Why is the Federal Reserve (the Fed) so interested in money supply growth? Money supply influences interest rates, and money and credit are the basic fuel for economic growth. If money and credit grow too slowly, recession or even depression may result. If money and credit grow too quickly, inflation and higher interest rates can follow, which hurts businesses and consumers and can also lead to a recession.

There are various measures of money supply. The narrowest, M1, consists of checking account deposits, traveler’s checks, and currency held by the public. M2 is more widely watched and consists of all items contained in M1 plus savings deposits, time deposits under $100,000, over-night repurchase agreements, over-night Eurodollars, money market funds, and money deposit accounts. M3 consists of everything included in M2 plus time deposits over $100,000, institutional money funds, term repurchase agreements, and term Eurodollars. The broadcast measure, L, includes all items in M3 plus bankers’ acceptances, commercial paper, savings bonds, and marketable liquid Treasury obligations.


The Federal Reserve can influence short-term interest rates and money supply in three ways:

1. Purchase/Sale of U.S. Securities in the open market. When the Fed sells U.S. Treasury securities, it removes money from the private economy, reducing the supply of money. When it buys securities, it expands the supply of money.

2. Raise/Lower the Discount Rate. The Fed can raise or lower the discount rate charged to banks in the system. Lowering the rate makes it less expensive for banks to buy money and loan it out and vice versa.

3. Change the Reserve Requirements. The Fed can change its requirements regarding the amount of money banks must retain in relation to their deposits. If they lower the requirements, banks will have more money to loan out and vice versa.

The Fed regularly uses the open market, occasionally uses the discount rate, and rarely uses reserve requirements to influence interest rates and money supply.


Individuals over age 65 generally find that equity in their home is a substantial portion of their net worth. Unfortunately, equity doesn’t provide any income. In order to tap into that equity, you may want to consider one of the following strategies:

Trade down to a smaller home — By selling your current home and purchasing a smaller one, you may be able to lower your housing expenses, convert some equity into a lump sum that can be invested for income, and still leave a house for your heirs.

You may want to time the sale to take advantage of beneficial tax laws — you can exclude up to $125,000 of gain from your tax return if you or your spouse are over 55 and you have lived in your house for at least three of the proceeding five years. This tax benefit can only be used once.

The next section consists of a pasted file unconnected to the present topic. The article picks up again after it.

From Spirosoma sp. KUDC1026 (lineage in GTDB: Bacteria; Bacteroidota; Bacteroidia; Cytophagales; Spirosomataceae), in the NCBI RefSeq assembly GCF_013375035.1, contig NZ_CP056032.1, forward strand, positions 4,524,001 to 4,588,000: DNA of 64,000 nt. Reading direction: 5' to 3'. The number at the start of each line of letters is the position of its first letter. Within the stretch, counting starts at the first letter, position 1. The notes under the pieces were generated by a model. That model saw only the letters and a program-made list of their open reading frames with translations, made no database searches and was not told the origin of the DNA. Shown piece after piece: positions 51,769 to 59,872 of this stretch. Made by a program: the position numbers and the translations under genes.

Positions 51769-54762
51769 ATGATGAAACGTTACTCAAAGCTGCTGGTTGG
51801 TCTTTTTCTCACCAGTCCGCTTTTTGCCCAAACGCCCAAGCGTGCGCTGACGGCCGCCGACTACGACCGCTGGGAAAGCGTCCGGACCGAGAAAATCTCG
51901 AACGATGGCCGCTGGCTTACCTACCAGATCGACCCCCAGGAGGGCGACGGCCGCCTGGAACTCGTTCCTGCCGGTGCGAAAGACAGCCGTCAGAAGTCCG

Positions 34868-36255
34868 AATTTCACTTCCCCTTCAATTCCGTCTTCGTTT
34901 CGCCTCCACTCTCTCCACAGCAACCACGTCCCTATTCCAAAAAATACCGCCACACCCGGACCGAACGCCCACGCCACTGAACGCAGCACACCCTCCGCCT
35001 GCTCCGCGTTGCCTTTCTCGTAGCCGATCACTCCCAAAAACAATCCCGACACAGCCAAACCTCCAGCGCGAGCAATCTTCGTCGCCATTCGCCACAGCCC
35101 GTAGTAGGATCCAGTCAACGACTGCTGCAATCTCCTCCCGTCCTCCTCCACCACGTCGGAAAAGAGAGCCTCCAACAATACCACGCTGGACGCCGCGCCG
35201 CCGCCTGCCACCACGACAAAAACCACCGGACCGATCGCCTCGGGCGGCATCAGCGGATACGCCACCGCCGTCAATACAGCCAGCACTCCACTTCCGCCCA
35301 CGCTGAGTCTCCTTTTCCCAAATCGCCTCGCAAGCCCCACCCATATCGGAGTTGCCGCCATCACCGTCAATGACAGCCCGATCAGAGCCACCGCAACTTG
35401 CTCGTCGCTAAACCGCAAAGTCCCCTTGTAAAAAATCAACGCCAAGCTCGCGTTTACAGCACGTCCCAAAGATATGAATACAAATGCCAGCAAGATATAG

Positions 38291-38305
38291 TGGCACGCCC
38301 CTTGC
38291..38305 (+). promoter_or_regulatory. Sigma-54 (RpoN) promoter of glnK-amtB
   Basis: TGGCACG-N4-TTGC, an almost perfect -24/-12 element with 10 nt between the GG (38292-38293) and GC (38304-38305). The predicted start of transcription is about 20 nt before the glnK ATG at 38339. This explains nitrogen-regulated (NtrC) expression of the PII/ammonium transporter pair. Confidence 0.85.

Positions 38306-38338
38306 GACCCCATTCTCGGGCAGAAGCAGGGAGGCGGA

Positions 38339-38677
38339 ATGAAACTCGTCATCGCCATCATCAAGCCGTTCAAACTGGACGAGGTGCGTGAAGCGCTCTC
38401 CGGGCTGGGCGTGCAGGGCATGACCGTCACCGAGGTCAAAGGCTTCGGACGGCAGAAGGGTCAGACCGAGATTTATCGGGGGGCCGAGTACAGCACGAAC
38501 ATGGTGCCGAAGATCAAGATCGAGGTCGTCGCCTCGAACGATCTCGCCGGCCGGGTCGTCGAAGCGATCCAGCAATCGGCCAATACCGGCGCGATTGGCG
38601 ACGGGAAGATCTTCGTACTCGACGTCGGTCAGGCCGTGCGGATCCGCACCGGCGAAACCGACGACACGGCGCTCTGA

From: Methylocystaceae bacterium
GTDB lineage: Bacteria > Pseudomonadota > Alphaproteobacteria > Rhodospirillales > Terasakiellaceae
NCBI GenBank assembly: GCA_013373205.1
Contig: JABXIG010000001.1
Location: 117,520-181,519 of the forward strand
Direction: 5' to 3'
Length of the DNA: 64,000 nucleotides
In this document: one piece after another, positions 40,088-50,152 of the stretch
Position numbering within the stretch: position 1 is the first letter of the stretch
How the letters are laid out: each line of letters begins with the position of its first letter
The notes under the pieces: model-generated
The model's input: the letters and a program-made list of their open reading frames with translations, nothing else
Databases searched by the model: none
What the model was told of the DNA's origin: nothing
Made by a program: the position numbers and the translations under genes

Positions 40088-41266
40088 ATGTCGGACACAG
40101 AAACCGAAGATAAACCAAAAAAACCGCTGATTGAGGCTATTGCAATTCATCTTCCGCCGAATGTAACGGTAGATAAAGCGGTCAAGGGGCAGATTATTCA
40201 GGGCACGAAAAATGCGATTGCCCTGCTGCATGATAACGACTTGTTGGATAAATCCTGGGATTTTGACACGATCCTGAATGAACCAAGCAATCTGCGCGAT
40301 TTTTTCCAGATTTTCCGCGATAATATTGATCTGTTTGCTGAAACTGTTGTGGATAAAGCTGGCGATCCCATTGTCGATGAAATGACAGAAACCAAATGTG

Obtain a reverse mortgage — If you don’t want to sell your current home but need a additional income, consider a reverse mortgage. A reverse mortgage is a loan against the equity in a home that pays a homeowner over age 62 a fixed monthly amount. Repayment of principal and interest is deferred until the house is sold or the borrower dies. Your income will depend on the size of the mortgage and the life expectancies of you and your spouse.

You can receive payments for the rest of your life for a specific term, usually 5 to 20 years. A term loan is normally only appropriate if you intend to sell your home when the loan is due. Some lenders will take all or part of the appreciation in your home that occurs after you obtain the loan, which can significantly increase the cost of the loan.

Sale-leaseback of current home — With a sale-leaseback, you sell your home to an investor and then rent it back from that individual. You will generally receive a 10-20% down payment and give a 15-year mortgage to the buyer. If properly planned, the mortgage payment you receive will be greater than your rental payments. Finding an outside investor may be difficult, making your family the most likely buyer.

Charitable donation — Another alternative is to give a remainder interest in your property to a charitable organization. During your lifetime, you own the property and receive a lifetime annuity from the charity. Once you die, the property transfers to the charity.

There are several ways to tap the equity in your home if income is needed for retirement. Before selecting any, however, make sure you have reviewed all available options.

401(K) FACTS

401(k) plans may become the retirement plan of the future, as indicated by the following statistics:

While 42,000 employers terminated defined-benefit plans between 1989 and 1991, the number of 401(k) plans increased from 0 in 1980 to 100,000 in 1991. (Source: Your Best Money Moves Now, 1993, p. 98)